A Descriptive Inventory Model - 2 n n Alternatively, the store could place one A Descriptive Inventory Model - 2 n n Alternatively, the store could place one order for the year at an ordering cost of $25 per year. However, the drill cost House Depot $35 each. House Depot could invest that money for one year and enjoy a 6 percent return (. 06 x 35 = $2. 10 per item per yr). n n In addition, there are storage, insurance, and pilferage costs. Assume the total holding or carrying costs amount to $3. 00 a year per drill. 14

A Descriptive Inventory Model - 3 n n Since the number of drills in A Descriptive Inventory Model - 3 n n Since the number of drills in inventory varies from 730 to 0, the average number of drills carried in inventory over the course of a year is 730/2 = 365. Therefore, the cost of placing a single order per year is n n $25 + $3 x 365 = $1120. Is there a cheaper solution? new order = 730 average on-hand inventory 365 one year time 15

The Search for a cheaper solution – our model Let n n x = The Search for a cheaper solution – our model Let n n x = number of units to order (order quantity) y = annual inventory cost = order cost + carrying cost number of orders per yr average on-hand inventory 16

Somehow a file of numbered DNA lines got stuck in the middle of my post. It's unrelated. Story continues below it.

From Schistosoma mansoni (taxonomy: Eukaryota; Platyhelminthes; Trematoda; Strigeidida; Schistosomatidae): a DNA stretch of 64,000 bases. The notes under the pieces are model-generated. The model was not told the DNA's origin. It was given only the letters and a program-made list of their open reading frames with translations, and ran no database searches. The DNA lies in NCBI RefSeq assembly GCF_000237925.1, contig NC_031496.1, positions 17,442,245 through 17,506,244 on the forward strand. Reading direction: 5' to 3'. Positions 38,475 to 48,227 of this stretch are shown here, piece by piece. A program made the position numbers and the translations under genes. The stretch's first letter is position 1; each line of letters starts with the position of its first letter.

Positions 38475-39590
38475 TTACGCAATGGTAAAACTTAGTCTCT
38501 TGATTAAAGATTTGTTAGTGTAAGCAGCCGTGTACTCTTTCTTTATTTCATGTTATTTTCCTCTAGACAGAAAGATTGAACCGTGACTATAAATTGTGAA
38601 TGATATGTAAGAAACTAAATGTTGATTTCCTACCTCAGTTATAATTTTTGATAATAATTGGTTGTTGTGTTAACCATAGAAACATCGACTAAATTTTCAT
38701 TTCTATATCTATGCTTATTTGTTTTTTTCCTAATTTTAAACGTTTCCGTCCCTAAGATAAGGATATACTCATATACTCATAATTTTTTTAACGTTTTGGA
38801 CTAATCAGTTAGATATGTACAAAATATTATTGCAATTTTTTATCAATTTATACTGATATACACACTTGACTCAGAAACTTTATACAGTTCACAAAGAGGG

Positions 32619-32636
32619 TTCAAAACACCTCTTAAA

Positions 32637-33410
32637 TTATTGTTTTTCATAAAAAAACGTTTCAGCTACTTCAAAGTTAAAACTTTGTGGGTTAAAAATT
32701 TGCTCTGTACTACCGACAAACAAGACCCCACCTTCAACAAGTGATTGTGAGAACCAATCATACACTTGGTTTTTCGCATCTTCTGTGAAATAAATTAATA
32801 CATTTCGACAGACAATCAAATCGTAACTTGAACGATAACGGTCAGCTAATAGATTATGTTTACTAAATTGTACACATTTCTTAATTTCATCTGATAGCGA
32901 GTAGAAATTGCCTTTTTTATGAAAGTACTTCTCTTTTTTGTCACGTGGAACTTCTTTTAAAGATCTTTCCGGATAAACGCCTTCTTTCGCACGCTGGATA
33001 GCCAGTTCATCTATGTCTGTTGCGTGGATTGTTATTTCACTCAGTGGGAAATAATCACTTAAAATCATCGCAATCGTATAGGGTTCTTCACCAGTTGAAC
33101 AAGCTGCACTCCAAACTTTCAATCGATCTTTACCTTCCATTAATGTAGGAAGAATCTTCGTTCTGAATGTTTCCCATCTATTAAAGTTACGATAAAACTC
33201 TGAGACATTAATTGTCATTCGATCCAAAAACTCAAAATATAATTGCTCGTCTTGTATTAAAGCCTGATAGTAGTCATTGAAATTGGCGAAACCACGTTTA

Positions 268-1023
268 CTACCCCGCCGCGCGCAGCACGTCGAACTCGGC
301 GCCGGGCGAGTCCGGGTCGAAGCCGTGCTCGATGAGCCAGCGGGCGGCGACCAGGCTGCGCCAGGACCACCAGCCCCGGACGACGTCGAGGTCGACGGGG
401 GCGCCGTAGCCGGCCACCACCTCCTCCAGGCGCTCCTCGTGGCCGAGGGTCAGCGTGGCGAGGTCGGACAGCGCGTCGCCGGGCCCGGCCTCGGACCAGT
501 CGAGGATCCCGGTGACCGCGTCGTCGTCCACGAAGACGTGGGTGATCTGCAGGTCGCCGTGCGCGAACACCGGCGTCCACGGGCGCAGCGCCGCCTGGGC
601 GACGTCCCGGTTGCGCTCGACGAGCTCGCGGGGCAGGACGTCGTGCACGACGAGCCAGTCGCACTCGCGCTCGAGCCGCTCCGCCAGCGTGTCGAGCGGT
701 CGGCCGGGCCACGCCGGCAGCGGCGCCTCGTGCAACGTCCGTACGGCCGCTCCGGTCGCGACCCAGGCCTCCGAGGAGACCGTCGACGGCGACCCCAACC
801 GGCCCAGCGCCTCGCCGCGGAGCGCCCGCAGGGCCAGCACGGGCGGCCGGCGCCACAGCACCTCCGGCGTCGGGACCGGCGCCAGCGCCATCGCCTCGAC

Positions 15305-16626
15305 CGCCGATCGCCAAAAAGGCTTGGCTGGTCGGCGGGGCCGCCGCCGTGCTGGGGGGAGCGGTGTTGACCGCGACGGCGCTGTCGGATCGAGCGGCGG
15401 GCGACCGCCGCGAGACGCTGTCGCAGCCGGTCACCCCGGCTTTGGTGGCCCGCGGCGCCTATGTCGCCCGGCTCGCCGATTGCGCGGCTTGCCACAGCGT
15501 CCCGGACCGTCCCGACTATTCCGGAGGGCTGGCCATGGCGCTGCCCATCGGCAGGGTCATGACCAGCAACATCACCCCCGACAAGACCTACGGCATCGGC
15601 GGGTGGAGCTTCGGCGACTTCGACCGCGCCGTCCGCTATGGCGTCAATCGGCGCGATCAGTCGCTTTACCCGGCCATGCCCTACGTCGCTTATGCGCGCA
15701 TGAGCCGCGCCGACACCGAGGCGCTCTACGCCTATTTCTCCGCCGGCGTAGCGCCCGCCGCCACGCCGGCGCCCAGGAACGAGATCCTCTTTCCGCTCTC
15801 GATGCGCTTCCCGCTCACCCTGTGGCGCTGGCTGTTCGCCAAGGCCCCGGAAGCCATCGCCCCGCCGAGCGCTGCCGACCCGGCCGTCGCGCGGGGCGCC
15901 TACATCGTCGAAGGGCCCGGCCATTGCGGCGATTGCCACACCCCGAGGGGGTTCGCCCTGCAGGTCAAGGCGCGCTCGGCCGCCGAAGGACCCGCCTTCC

The Excel Way 17 The Excel Way 17

Mathematics of Finance see Chapter 5 18 Mathematics of Finance see Chapter 5 18

Compound Interest – exponential functions (life cycle costing, cost benefit analysis, cost trade-offs) S Compound Interest – exponential functions (life cycle costing, cost benefit analysis, cost trade-offs) S is the money accumulated (future sum) P is the principal (beginning) amount (present value) r is the annual interest rate n is the number of compounding periods per year t is the number of years It’s like your money grows on trees 19

How long to accumulate S dollars? 20 How long to accumulate S dollars? 20

An Example: S = $40, 000 I can’t wait that long! 21 An Example: S = $40, 000 I can’t wait that long! 21

Again the Excel Way S(t) t 22 Again the Excel Way S(t) t 22

Solving equations – the break even point Let x = number of units produced Solving equations – the break even point Let x = number of units produced and sold (demand) s = unit selling price where x = f(s) r = revenue = sx c = cost = a + bx p = profit = r – c Define the breakeven point: revenue - cost = profit = 0 x Assume d 1 23 s

Solving systems of equations – the break-even point An even break Solve for x Solving systems of equations – the break-even point An even break Solve for x using the Quadratic formula 24